Americans Paid Down Their Credit Cards, Lenders Are Starting to Freak
A year ago, when the world was on a financial cliff, credit card issuers were licking their chops. Analysts predicted that U.S. consumers were in for a rough ride, which would have required them to dip into credit lines to make ends meet.
Instead, in a dramatic twist, it’s the issuers who have fallen on tough times.
Bolstered by stimulus payments and loan reprieves, Americans have continued to pay down record amounts of credit card debt — snatching away prized interest payments (or, from their perspective, income) from the likes of American Express and Visa.
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Credit card debt hasn’t just trended downward over the past 12 months, it’s hit record lows:
- According to Equifax data, U.S. credit card balances were $749 billion in March, down 14.5% in the past year.
- Capital One said last month that nearly half of card balances at the beginning of March were paid off by the end of the month, which it described as “historically high.”
- Balances averaged 18% of people’s spending limits, the lowest since Equifax began tracking the data in 2009.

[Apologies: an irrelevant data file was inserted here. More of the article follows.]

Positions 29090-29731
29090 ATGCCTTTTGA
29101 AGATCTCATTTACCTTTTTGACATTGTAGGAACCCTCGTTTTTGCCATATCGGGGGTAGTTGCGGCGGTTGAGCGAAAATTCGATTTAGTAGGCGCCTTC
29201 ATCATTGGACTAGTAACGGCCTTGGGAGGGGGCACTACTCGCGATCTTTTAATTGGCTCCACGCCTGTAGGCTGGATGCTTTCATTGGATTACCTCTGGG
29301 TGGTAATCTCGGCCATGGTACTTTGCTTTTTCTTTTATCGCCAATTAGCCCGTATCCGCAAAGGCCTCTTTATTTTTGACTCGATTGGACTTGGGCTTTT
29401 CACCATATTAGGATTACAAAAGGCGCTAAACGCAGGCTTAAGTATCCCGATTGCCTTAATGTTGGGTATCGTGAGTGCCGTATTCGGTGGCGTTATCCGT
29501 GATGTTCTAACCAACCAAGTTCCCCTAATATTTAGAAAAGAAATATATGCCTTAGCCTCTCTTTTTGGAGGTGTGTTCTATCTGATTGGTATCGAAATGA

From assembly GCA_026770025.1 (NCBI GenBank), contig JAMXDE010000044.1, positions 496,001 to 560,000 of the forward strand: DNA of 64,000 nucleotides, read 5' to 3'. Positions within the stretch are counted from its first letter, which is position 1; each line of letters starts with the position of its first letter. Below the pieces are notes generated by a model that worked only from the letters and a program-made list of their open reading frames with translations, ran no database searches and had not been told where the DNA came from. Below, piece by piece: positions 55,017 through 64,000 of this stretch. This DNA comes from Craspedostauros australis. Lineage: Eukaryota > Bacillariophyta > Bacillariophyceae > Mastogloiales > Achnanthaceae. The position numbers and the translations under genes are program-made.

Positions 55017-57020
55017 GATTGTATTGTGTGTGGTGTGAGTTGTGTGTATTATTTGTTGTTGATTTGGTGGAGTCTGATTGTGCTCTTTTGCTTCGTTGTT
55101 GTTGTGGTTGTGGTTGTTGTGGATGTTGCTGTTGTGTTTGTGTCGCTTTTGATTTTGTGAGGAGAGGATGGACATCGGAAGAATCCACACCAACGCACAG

The nosedive has left issuers scrambling to recruit new customers, and mailboxes across America are filling up with letters offering a shiny new card:
- About 260 million credit card solicitations were sent in March, a 23% increase from February and the highest since the pandemic began.
- American Express spent $1 billion on marketing in the first quarter, up 21% from a year earlier.
“We are very focused on returning to growing loans,” Discover CEO Roger Hochschild told The Wall Street Journal. “Delinquencies can’t get much lower than where they are now, but if your loans keep shrinking, your revenues come down and margins will get worse.”
Old Habits Die: There’s a long-term worry for issuers, too. Consumers have kept paying off debt even as they’ve resumed spending as the pandemic has waned, suggesting behavioral changes could be permanent. At JPMorgan Chase, for example, credit card purchases in the first quarter were up 3% year-over-year, but card balances were down 14%.